These people SUCK as using language. If Group 1 is filled with things that are “carcinogenic to humans”, but this blunt language is accompanied with no mention of risks or odds. Now let’s remember that red meat was classified under Group 2A. They describe this group as “probably carcinogenic to humans”. They’re saying that “there’s a bit of evidence that these things could cause cancer, but we can’t be sure.”. It’s all about that word “probably carcinogenic”. The word “probably” conjures up the specter of individual risk, but the classification isn’t about individuals at all.

Every time the incompetent IARC releases its findings, we don’t even have a frame of reference to understand the importance of them. For example, they’ll come out and say “Each 50-gram portion of processed meat eaten daily increases the risk of colon cancer by 18%”. What is the context? 18% OVER WHAT?!?!? Why would they choose to say nothing about how meat compares to stuff in group 1 like Newports and asbestos?!?!

How many cancers are there anyway? About 250. Even if these folks are right about colon cancer, I’ll gladly continue eating my steaks every day if that means my risk for ONE of these cancers is slightly higher. Everything we eat causes cancer. Sort of. We need to start educating people on what RELATIVE RISK means before proselytizing cancer risk based on what we like and what we don’t like.

Here’s another point I’d like to raise. How many cancer studies have been done on people who eat meat EXCLUSIVELY? NONE. There are no carnivore diet cancer studies. The only thing that we know is that tribes such as the Inuit, that have always consumed an all-meat diet, had almost zero rates of cancer until they started smoking. All these dietary studies are done on people who eat a mix of carbohydrates and animal fat, so they can not be used to make assessments on the safety of abiding by a carnivore diet.

With regards to prostate cancer, analysis on 26 studies investigating red meat and processed meat’s role in cancer risk has concluded that “consumption of red or processed meats overall have no association with prostate cancer.”

Why the TMAO Scare is Ridiculous

Trimethylamine N-oxide (TMAO) is a controversial compound that research has apparently linked to colon cancer. Red meat has a very high level of choline and L-carnitine (amino acids) which gut bacteria can metabolize into TMAO. Because high TMAO levels correlate with high levels of TMA and DMA (dimethylamine), which can undergo nitrosation which potentially causes cancer, people seem to think that the TMAO produced by eating red meat causes cancer.

Fake news! There is mounting evidence that TMAO has a protective effect against the genesis of cancer because it corrects the mutation of the protein!

There is also more fake news out there about how the high-heat cooking of red meat causes cancer due to the compounds that arise during the cooking process. Heterocyclic amines and polyaromatic hydrocarbons form when meat is cooked at high or smoked. Apparently, these compounds can damage the gut during ingestion and digestion, and the International Agency for Research on Cancer considers them potentially carcinogenic.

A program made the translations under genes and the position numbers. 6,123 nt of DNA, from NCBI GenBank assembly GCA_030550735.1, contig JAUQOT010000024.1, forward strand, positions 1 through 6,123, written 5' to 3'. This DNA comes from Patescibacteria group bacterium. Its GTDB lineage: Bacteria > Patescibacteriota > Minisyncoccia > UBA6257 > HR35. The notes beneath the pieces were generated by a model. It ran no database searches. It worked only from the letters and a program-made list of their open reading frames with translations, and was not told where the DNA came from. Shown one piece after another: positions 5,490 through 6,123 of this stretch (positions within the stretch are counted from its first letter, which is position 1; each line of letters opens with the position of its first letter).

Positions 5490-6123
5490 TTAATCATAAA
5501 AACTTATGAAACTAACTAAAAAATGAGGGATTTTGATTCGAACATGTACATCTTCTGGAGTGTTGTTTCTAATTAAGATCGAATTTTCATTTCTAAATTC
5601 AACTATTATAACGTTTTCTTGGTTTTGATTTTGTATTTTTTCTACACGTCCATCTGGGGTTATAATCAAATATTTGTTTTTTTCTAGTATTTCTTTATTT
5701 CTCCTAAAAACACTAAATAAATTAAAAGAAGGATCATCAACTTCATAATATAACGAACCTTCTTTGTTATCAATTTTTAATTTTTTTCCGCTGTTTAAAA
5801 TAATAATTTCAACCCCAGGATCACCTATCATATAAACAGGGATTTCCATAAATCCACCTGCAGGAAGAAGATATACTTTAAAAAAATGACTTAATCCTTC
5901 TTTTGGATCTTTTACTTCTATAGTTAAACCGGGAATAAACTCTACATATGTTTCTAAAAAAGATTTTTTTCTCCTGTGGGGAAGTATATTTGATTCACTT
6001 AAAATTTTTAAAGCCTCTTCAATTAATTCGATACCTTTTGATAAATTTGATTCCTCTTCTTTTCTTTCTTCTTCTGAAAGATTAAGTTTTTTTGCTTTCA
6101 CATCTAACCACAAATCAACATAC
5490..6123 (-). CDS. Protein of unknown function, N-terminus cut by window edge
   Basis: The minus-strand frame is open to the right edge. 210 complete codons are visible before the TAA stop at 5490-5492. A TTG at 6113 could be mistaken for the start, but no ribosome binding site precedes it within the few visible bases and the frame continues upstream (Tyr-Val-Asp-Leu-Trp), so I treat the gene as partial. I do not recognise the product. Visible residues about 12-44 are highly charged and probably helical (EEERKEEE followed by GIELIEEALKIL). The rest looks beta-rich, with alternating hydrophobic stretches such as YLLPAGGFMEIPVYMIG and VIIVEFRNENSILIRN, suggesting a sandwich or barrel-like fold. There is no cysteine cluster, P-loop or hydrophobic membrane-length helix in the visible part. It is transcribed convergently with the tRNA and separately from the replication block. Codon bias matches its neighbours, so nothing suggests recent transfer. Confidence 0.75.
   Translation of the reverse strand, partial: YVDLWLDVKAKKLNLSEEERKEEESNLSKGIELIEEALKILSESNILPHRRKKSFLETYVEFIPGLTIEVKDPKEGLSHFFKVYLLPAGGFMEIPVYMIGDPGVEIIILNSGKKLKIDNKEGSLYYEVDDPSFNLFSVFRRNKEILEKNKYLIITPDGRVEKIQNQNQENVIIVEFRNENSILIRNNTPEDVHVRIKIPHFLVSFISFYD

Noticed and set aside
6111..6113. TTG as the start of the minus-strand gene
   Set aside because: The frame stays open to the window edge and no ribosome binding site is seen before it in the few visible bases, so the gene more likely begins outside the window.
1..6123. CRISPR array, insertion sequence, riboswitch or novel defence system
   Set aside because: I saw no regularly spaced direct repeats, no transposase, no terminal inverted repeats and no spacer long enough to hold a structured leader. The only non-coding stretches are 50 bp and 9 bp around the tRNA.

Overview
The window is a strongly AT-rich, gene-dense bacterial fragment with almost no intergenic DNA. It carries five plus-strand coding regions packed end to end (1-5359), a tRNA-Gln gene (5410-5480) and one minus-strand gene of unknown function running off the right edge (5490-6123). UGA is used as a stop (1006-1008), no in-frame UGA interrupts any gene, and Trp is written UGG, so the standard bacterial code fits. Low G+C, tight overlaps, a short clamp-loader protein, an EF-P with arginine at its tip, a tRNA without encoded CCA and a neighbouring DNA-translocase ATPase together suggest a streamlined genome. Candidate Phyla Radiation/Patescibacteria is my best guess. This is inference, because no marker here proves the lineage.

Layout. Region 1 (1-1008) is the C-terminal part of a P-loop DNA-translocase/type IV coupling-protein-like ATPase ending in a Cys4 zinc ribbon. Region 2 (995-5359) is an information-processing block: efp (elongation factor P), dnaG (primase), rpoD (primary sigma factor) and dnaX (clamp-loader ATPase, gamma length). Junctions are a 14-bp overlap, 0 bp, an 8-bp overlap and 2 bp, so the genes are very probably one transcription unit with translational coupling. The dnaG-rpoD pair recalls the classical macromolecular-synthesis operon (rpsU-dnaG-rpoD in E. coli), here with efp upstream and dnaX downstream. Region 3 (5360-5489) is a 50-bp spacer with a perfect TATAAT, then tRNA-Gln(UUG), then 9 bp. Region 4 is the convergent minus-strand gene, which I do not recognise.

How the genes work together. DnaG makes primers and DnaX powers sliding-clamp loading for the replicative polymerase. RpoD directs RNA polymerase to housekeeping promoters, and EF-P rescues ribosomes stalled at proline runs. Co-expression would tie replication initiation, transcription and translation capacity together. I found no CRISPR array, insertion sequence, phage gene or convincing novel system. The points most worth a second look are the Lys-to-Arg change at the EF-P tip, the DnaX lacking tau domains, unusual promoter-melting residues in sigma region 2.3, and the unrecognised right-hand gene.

Remember, white meat is cooked too, and these same chemicals are formed! However, few studies have found significant associations between white meat consumption and cancer. The idea of these chemicals giving you cancer after eating your grilled steak sounds like total bullshit.

In Conclusion

There is simply not enough reliable scientific research to prove that the cancer risk of eating red meat is worth living a joyless life without red meat.

There are too many health benefits associated with the nutrient-dense superfood of red meat. Remember folks, red meat is the food for optimal health and performance!

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Here are some other posts which summarize the terrific benefits of adhering to an all-meat carnivore diet:


  1. I love this post! The problem with our health is NOT meat, its not beef, and its not pork. It is carbs! I am a carbaholic and have to force myself to limit carbs. My biggest problem is sugar. I would love an article on fat verse carbs. Although some carbs are needed for energy (debatable), you don’t need that many carbs. I think the only time you need to consume a lot of carbs is if you work out a lot, need to run a marathon, and live an extremely active lifestyle (walking to your car is not exercise). Even then you should focus on healthy carbs and leave out processed foods and those that are heavy in sugar.

    I cook with healthy fat, and eat a lot of beef I use whole cream for my coffee and you won’t find low-fat anything in our house. I am almost 60 and very healthy. I make my own yogurt because you cannot find yogurt that is actually healthy. Store bought yogurt is not healthy at all. It it uses powdered milk or gelatin as a thickener, has limited “live: cultures, and so full of sugar that it is no longer healthy.

    Anyways, I love your posts!

    Liked by 1 person

  2. Food for thought: May the cancer is actually caused by all the pesticides in the vegetables AND the fact that beef is fed grains. Grains are a carb and technically not good for you. So where is the study on grass-fed beef and organic vegetables. Well if there is one I guarantee it is buried somewhere .